Ok. I’ve handed them that core. Now what? Anti-natalists shouldn’t be wasting their time posting memes about how awful it is to have babies, they should be knocking on the doors of the lab demanding that neuroscientists get us all fitted with artificial brain stimulators. If life is about nothing but pain and pleasure, then anti-natalists should jump at this chance for increasing pleasure, and eliminating pain.
Well, the technology is there but I don’t see any of them jumping. So, is it all just a pose?
Benatar, D. (2008). Better never to have been: The harm of coming into existence. Oxford University Press.
Benatar, D. (1997). Why it is better never to come into existence. American Philosophical Quarterly, 34(3), 345-355.
Olds, J., & Milner, P. (1954). Positive reinforcement produced by electrical stimulation of septal area and other regions of rat brain. Journal of comparative and physiological psychology, 47(6), 419.
Moan, C. E., & Heath, R. G. (1972). Septal stimulation for the initiation of heterosexual behavior in a homosexual male. Journal of Behavior Therapy and Experimental Psychiatry, 3(1), 23-30.
One of the benefits of studying ancient philosophy is that it makes you a lot less impressed by whatever modern version of daft thinking has caught everyone's attention. Anti-natalism isn't new, of course. Hegesias of Sinope allegedly wrote a book that argued, much as Benatar and his disciples do, that it would be better if we had never been born and that (therefore) to starve to death was logically implied. He was not alone. Sophocles put these words into the mouth of the chorus in Oedipus at Colonus:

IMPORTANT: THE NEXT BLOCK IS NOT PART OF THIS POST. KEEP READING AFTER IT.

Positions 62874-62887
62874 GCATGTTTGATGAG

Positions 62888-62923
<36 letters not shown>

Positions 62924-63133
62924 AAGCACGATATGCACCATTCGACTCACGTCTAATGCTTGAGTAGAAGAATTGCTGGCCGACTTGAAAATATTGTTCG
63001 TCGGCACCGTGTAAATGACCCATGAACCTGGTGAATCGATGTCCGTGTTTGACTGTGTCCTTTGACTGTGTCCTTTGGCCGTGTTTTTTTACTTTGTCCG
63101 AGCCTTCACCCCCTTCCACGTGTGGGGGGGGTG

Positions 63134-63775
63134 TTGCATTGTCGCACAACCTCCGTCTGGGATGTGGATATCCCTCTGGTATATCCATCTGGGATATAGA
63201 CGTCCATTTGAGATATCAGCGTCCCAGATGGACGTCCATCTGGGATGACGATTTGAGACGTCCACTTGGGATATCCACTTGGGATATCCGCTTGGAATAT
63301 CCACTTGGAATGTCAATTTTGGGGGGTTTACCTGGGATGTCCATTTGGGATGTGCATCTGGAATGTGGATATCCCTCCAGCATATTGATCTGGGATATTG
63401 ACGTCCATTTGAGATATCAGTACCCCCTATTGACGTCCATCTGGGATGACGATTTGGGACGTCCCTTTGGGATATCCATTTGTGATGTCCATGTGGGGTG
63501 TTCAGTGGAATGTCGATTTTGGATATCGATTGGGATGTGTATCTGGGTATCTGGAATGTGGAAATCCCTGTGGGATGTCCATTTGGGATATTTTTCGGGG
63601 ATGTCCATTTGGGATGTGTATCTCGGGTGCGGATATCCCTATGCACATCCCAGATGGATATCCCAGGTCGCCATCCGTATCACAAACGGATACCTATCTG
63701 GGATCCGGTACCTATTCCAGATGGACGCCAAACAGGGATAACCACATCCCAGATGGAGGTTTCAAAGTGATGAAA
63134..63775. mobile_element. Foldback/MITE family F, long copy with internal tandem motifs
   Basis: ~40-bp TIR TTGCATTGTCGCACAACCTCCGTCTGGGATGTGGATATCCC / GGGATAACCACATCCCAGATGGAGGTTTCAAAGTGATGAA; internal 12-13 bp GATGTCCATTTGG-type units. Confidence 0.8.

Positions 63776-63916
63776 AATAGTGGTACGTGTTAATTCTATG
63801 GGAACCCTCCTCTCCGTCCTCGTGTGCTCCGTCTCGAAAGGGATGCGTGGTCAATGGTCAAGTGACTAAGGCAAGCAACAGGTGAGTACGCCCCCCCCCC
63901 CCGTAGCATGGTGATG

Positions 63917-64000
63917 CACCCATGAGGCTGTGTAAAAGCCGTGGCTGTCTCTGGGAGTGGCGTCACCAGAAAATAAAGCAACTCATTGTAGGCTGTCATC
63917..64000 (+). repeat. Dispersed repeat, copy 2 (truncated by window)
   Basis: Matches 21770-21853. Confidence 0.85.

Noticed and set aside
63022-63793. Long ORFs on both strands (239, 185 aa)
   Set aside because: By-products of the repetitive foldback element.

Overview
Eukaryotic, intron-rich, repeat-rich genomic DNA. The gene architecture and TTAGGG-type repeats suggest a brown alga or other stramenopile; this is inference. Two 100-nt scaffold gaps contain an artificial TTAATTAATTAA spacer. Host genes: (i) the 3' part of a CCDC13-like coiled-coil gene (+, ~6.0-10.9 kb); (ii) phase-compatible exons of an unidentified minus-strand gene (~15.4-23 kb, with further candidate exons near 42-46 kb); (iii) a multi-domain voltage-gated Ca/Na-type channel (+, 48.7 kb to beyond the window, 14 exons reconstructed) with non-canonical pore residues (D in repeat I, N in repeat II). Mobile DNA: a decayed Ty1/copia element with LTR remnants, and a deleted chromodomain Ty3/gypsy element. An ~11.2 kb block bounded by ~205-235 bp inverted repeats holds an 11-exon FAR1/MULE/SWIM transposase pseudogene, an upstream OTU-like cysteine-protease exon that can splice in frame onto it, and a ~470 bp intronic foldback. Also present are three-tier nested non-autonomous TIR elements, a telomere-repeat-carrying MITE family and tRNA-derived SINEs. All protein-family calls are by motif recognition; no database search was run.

"Not to be born is, beyond all estimation, best; but when a man has seen the light of day, this is next best by far, that with utmost speed he should go back from where he came." (Jebb translation, line 1225)
Well, that was what the chorus thought when considering the life of a man who had killed his father, got children by his mother, and torn his own eyes out in despair. However, the play doesn't end there. Despite all the pain, the misery, the torture and suffering, Sophocles leaves us with a thought that you never hear mentioned by anti-natalists. Admidst all the talk of how awful everything is, how no-one asked for this, and how we'd all be better off dead, the ancient Greeks had this to say
Frees us of all the weight and pain of life:
That word is love.